There can be other, not so obvious, benefits. Where appreciated assets are transferred, especially where the assets have a low cost basis and there is a likelihood that the property owner would have sold the assets at some point had he not transferred them to the trust, the property owner avoids the capital gains tax that would be imposed upon an outright sale. If the trust sells the assets, it will have no capital gains tax liability because the trust will be a tax-exempt entity. If the property owner has established the trust in his lifetime, the fact that the trust can sell the property tax free maximizes the income base for the income beneficiary, which can be the property owner himself. Moreover, if the trust is a charitable remainder unitrust (CRUT), under which the income is measured as a percentage (no less than 5% of the value of the trust property in a given year), the trust serves as a hedge against inflation for the income beneficiary because as the trust property appreciates in value the income paid out increases. This is not true under the other type of charitable remainder trust, the charitable remainder annuity trust (CRAT), under which a fixed amount of income is paid out each year.

A unitrust can be used as a retirement plan. Although a CRUT usually pays a percentage of the trust's annual value, it can provide that income distributions may not exceed the amount of income actually earned by the CRUT in a given year. Any shortfall in income can then be made up when there is sufficient income. During the property owner's preretirement years, the CRUT can be invested in growth stocks, thus producing little or no income. Upon retirement, those assets can be sold with the proceeds invested in income-producing assets that will yield the agreed-upon income percentage plus a "make-up" portion to compensate for the earlier shortfalls. Thus, income distributions from a CRUT can be minimized during the preretirement years and then maximized for the retirement years.

It is important to remember that a charitable remainder trust must meet a series of technical requirements and therefore should be drafted only by an experienced professional.


The Fair Credit Reporting Act gives specific rights to consumers whose credit information is collected by consumer reporting agencies (CRAs) and distributed to others. State laws may provide additional rights, but the following is an outline of the basic federal protections:

* Anyone who uses information from a CRA against you must tell you so and give you information on how to contact the CRA.

* Upon your request, a CRA must give you the information in your file and a list of who has requested it recently. The most the CRA can charge for this is $8 and under some circumstances the report is free.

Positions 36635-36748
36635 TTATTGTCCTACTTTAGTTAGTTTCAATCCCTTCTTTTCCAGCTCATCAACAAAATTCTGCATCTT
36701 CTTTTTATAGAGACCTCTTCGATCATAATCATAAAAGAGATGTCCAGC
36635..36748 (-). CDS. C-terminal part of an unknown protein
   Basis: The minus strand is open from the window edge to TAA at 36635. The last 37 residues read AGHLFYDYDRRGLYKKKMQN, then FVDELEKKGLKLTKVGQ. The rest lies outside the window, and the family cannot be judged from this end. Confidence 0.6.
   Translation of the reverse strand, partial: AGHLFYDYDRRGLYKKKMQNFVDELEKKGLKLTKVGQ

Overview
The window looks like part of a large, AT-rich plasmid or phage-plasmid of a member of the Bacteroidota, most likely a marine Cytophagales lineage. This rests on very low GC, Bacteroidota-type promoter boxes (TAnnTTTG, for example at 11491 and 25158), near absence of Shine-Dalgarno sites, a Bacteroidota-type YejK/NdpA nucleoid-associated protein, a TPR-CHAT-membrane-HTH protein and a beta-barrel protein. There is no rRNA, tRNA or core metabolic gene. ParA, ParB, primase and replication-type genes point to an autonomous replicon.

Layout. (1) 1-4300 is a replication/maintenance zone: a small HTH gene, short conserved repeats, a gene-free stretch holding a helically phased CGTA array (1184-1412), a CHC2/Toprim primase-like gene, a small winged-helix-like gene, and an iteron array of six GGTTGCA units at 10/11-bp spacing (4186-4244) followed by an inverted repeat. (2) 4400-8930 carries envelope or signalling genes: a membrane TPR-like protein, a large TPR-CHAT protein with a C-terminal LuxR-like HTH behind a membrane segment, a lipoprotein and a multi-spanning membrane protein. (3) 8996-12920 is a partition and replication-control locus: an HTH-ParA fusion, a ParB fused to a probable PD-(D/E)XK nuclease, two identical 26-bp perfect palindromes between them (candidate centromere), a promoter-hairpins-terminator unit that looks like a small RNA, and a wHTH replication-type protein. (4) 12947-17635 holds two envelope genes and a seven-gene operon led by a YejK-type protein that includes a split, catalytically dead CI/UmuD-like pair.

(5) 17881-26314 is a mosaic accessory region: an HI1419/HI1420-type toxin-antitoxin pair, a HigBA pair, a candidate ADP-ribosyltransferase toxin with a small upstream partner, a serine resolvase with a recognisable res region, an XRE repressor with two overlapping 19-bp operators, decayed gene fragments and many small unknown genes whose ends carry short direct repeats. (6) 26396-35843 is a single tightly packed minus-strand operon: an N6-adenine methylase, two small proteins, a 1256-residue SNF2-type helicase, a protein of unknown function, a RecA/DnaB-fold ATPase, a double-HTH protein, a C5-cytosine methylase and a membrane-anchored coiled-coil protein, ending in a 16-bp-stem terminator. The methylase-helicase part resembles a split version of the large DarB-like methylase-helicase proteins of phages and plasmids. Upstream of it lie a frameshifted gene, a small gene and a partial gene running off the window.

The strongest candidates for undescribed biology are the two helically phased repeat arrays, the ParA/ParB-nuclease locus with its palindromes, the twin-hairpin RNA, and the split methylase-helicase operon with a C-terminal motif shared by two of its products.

* You can dispute the accuracy of information held by the CRA by following a detailed procedure. The CRA will provide a written report of its investigation. Inaccurate or unverified information must be removed from the CRA's files or be corrected, usually within 30 days after it is disputed. If you notify the source of a CRA's information, such as a creditor, that you dispute such information, the source may not report the information to the CRA unless it also gives the CRA notice of the dispute.

* Generally, negative credit information that is more than seven years old may not be reported by a CRA. The time period is extended to 10 years for bankruptcies.

* Not just anyone can have access to your credit information. A CRA can give information only to those who need it for reasons stated in the law. Usually, this means businesses to whom you have applied for credit, insurance, employment, or housing.

* Your consent is required before a CRA can give out any kind of credit information about you to your employer or to a prospective employer. If it has medical information about you, the CRA also needs your permission to provide that information to creditors, insurers, or employers.

* If a CRA, a user of the CRA data, or in some cases a provider of the CRA data violates the federal law's requirements, you may sue the individual or entity in state or federal court.


Using electronic signatures will change the way businesses interact with other businesses, how businesses work with their customers, and even how government serves its citizens. Paying bills, applying for loans, trading securities, buying goods, and contracting for services will all be made easier. Encryption technologies will give greater protections to consumers who conduct business with electronic signatures, and those who would seek to defraud consumers with electronic signatures may well leave a trail to their door in the process.